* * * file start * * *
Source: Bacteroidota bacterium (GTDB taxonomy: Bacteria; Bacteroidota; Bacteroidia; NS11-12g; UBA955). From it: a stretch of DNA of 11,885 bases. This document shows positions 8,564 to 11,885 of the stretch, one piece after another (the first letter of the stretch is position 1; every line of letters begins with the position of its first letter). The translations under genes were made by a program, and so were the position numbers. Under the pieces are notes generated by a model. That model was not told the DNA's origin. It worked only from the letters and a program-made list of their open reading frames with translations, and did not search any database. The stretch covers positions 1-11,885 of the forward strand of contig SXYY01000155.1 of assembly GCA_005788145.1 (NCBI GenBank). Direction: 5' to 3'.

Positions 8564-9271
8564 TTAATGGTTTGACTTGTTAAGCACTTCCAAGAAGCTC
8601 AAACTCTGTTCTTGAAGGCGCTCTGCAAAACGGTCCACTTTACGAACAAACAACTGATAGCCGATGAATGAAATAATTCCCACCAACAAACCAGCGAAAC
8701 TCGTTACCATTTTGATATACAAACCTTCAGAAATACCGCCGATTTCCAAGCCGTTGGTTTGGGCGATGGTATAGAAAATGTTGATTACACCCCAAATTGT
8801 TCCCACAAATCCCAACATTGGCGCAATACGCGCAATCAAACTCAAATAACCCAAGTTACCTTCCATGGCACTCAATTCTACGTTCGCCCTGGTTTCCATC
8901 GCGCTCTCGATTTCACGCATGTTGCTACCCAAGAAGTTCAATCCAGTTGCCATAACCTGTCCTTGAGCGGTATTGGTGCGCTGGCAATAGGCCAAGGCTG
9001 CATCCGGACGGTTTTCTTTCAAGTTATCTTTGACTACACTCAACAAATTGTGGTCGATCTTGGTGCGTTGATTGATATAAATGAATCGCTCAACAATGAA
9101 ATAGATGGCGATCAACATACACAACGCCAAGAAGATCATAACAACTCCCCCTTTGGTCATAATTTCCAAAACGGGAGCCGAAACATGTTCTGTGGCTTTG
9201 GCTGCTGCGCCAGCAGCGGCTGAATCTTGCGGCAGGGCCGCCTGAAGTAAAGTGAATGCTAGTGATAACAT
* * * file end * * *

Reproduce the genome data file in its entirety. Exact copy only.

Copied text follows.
Source: Bacteroidota bacterium (GTDB taxonomy: Bacteria; Bacteroidota; Bacteroidia; NS11-12g; UBA955). From it: a stretch of DNA of 11,885 bases. This document shows positions 8,564 to 11,885 of the stretch, one piece after another (the first letter of the stretch is position 1; every line of letters begins with the position of its first letter). The translations under genes were made by a program, and so were the position numbers. Under the pieces are notes generated by a model. That model was not told the DNA's origin. It worked only from the letters and a program-made list of their open reading frames with translations, and did not search any database. The stretch covers positions 1-11,885 of the forward strand of contig SXYY01000155.1 of assembly GCA_005788145.1 (NCBI GenBank). Direction: 5' to 3'.

Positions 8564-9271
8564 TTAATGGTTTGACTTGTTAAGCACTTCCAAGAAGCTC
8601 AAACTCTGTTCTTGAAGGCGCTCTGCAAAACGGTCCACTTTACGAACAAACAACTGATAGCCGATGAATGAAATAATTCCCACCAACAAACCAGCGAAAC
8701 TCGTTACCATTTTGATATACAAACCTTCAGAAATACCGCCGATTTCCAAGCCGTTGGTTTGGGCGATGGTATAGAAAATGTTGATTACACCCCAAATTGT
8801 TCCCACAAATCCCAACATTGGCGCAATACGCGCAATCAAACTCAAATAACCCAAGTTACCTTCCATGGCACTCAATTCTACGTTCGCCCTGGTTTCCATC
8901 GCGCTCTCGATTTCACGCATGTTGCTACCCAAGAAGTTCAATCCAGTTGCCATAACCTGTCCTTGAGCGGTATTGGTGCGCTGGCAATAGGCCAAGGCTG
9001 CATCCGGACGGTTTTCTTTCAAGTTATCTTTGACTACACTCAACAAATTGTGGTCGATCTTGGTGCGTTGATTGATATAAATGAATCGCTCAACAATGAA
9101 ATAGATGGCGATCAACATACACAACGCCAAGAAGATCATAACAACTCCCCCTTTGGTCATAATTTCCAAAACGGGAGCCGAAACATGTTCTGTGGCTTTG
9201 GCTGCTGCGCCAGCAGCGGCTGAATCTTGCGGCAGGGCCGCCTGAAGTAAAGTGAATGCTAGTGATAACAT